|Cellular aspects of alloimmune reactions in sponges of the genus Axinella I. Axinella polypoides|Buscema, M.; Van de Vyver, G. (1984). Cellular aspects of alloimmune reactions in sponges of the genus Axinella I. Axinella polypoides. J. Exp. Zool. 229(1): 7-17. dx.doi.org/10.1002/jez.1402290103
In: The Journal of Experimental Zoology. Wiley Interscience: New York, etc.. ISSN 0022-104X, more
|Authors|| || Top |
- Buscema, M.
- Van de Vyver, G.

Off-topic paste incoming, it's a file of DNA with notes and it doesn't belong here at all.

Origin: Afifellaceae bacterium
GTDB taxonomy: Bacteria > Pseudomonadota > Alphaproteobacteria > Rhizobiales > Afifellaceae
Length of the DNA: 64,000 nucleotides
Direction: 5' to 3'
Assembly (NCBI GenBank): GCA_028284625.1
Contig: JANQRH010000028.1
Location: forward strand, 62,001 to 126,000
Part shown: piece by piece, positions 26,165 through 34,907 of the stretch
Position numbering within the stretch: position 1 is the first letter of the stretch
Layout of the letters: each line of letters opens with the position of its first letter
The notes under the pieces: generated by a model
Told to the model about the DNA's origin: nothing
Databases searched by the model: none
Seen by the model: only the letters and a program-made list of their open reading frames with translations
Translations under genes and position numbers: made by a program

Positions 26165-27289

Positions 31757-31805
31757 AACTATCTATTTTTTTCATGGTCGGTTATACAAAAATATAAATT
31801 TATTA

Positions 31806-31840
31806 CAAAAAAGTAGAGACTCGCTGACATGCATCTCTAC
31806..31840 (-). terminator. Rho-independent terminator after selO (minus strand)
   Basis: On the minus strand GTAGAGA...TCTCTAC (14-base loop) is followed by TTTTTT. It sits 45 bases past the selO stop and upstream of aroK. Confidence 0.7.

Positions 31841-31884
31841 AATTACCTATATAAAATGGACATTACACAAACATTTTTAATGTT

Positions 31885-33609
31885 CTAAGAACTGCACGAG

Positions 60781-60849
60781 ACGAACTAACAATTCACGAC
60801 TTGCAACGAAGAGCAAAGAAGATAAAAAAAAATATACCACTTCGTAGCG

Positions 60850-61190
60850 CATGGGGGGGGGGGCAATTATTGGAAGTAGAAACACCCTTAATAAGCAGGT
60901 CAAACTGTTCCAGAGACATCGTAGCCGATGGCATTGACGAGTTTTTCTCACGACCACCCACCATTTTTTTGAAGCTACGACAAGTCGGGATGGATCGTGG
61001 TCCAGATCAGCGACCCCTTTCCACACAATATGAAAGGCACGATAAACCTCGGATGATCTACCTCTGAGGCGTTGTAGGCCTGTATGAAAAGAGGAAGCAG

Allograft rejection in sponges has been repeatedly reported to be associated with cytotoxicity and tissue necrosis. The present work was undertaken in order to investigate the cellular aspects of antagonistic allograft rejection in Axinella polypoides, as part of an extended analysis of sponge immune reactions. Allografts were made by parabiosis of sponge branches, and their reaction was followed using light, transmission, and scanning electron microscopy. Rejection began paradoxically with the strong adherence of the parabionts. After three days, the zone of contact was characterized by extensive archaeocyte invasion, intensive phagocytosis, and cell lysis. Phagocytosis, achieved by the accumulated archaeocytes, involved healthy spherulous cells, and a substantial accumulation of cellular debris resulting from lysis of randomly dispersed single cells, mainly archaeocytes. The reaction lasted seven to nine days, after which cleavage of the reaction zone occurred, resulting in the separation of the parabionts. The reaction appeared to be limited to the former zone of contact, leaving a scar of denuded skeleton network. Our results clearly point out the role of archaeocytes in the rejection processes of Axinella polypoides; they suggest that cell lysis in antagonistic rejection of sponges depends on cytotoxic interactions between archaeocytes, since these cells appear to achieve both cytotoxicity, or killing activity, and phagocytosis. Some aspects of histoincompatibility in sponges and their analogies with those found in vertebrates are discussed.